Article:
As we look back to last season at some of our failings, the team started well with a good win over Aston Villa and a point from Chelsea, which many can argue should have been three. But something happened at the Chelsea game that would shape the rest of the season.
Everyone knows of the recent Chelsea and Liverpool rivalry, and the competition between Benitez and Mourinho, so it did not go down well with Rafa that his assistant manager, Pako Ayestaran, was seen to be friendly with the then Chelsea boss after a match that Liverpool should of won.
Fireworks erupted between the two, and the long term working relationship came to an end as Ayestaran left Liverpool for another job on 14 October 2007—very early into the season.
The Mourinho incident was not the only problem between Rafa and Pako, but it was the final straw that left us without an assistant manager for the remainder of the campaign, resulting in a massive amount of extra work for Rafa Benitez.
Rafa is greatly considered a tactical genius and a great manager, but he can’t do everything by himself. The analysing of the opposition, the implementation of tactics in training, the compilation of training schedules—the list goes on. I believe this is what contributed a great deal in hampering the title charge last season. We had the players, we had the manager—but we just needed that little something extra.
We can fast-forward to the preseason of 2008—the most important signing for Liverpool had been made. That little something extra walked though the doors of Melwood, and we got more than we could bargain for. Two former players—both with different experiences and success at the club, but both with the same “Winning Mentality” that Benitez craved.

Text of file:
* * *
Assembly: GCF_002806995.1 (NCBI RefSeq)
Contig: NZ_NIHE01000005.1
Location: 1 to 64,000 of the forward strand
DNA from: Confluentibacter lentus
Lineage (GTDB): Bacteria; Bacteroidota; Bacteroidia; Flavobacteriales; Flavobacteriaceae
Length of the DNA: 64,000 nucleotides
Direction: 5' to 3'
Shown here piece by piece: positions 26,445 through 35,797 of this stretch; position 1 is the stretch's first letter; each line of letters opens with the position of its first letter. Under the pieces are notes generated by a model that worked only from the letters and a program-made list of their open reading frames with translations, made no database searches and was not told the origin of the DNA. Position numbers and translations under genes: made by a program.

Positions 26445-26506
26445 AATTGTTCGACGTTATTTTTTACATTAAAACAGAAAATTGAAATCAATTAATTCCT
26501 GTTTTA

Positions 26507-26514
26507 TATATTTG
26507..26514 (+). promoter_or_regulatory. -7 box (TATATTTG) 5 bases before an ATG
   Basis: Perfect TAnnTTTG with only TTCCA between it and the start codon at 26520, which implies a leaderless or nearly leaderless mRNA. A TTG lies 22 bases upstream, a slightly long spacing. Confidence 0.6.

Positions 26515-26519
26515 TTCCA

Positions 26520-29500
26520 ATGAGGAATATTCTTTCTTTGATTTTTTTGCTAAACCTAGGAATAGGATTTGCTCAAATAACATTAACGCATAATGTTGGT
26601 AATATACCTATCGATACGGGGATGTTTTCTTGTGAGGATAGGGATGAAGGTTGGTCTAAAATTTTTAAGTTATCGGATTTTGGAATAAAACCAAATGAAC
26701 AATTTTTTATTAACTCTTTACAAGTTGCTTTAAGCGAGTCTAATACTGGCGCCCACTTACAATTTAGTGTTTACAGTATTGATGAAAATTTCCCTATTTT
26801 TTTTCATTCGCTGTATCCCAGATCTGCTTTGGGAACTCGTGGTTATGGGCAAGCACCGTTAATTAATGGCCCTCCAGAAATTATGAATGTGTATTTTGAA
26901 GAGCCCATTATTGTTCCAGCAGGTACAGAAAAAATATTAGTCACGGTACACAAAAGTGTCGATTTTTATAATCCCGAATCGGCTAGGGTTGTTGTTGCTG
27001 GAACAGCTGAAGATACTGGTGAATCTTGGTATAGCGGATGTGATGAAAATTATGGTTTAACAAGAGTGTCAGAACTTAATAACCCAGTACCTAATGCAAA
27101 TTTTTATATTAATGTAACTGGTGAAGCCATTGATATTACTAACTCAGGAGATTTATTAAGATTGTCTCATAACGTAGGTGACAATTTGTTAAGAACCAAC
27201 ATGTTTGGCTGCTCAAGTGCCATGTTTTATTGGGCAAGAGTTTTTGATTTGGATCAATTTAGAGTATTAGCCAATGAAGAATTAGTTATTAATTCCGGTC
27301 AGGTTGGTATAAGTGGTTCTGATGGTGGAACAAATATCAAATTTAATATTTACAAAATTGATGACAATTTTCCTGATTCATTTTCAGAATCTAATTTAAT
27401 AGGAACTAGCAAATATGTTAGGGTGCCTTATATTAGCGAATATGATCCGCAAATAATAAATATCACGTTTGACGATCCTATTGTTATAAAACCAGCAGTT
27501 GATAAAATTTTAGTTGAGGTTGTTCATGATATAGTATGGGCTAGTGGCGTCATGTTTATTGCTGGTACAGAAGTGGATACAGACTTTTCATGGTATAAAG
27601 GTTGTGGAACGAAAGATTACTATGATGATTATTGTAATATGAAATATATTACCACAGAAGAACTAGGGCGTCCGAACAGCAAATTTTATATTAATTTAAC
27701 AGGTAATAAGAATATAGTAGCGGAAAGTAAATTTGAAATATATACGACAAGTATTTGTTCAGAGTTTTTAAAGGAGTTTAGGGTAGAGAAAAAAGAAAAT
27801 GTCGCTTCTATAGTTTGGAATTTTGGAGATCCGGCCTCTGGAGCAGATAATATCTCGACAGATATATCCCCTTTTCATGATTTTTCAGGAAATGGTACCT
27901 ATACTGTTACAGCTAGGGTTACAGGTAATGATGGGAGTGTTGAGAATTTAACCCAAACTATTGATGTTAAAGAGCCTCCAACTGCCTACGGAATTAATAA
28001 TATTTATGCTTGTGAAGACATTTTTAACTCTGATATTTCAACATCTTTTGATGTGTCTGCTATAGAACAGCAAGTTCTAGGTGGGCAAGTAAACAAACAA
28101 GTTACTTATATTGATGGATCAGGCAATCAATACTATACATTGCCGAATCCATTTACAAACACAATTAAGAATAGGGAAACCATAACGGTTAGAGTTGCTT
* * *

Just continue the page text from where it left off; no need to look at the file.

On 16th May 2008, Sammy Lee returned to his spiritual home. The former three-time league and two-time European cup winner and most importantly, ex-Liverpool great, had returned as Rafa’s No. 2.
Previously he had been the first team coach under Houllier at Liverpool and also the assistant manager to Sam Allardyce at Bolton; he has now returned to stamp his style of coaching back onto Liverpool.
Forever the optimist, his coaching style is all about team unity and spirit, embedding the belief in to the team that they can beat anyone. Sammy Lee is also a big believer in player fitness, which has already been seen this season with the late wins. He knows what winning the league means to Liverpool and to the fans—he knows the history of the club and he knows all about the “Liverpool Way” of old.
The other significant backroom member to join Sammy at Liverpool was Mauricio Pellegrino, a player that Benitez knew very well. A three time La Liga winner—two of which were with Benitez at Valencia—Pellegrino also knows what it takes to succeed.
Liverpool Football Club is now fully equipped to challenge for the league title. We have the right manager and tactical genius of Rafa Benitez, the right players with their mix of raw talent and experience; all of which have the desire to win.
We have the greatest fans in the world to cheer the team along, and now we possibly have the missing piece of the jigsaw that could get them and the team the long awaited Premier League title—the difference between thinking we can win, and actually believing we will win.
So what has turned us into true contenders this season?
The simple answer for me appears to be Sammy Lee and Mauricio Pellegrino.
Originally Posted at The Monkey Office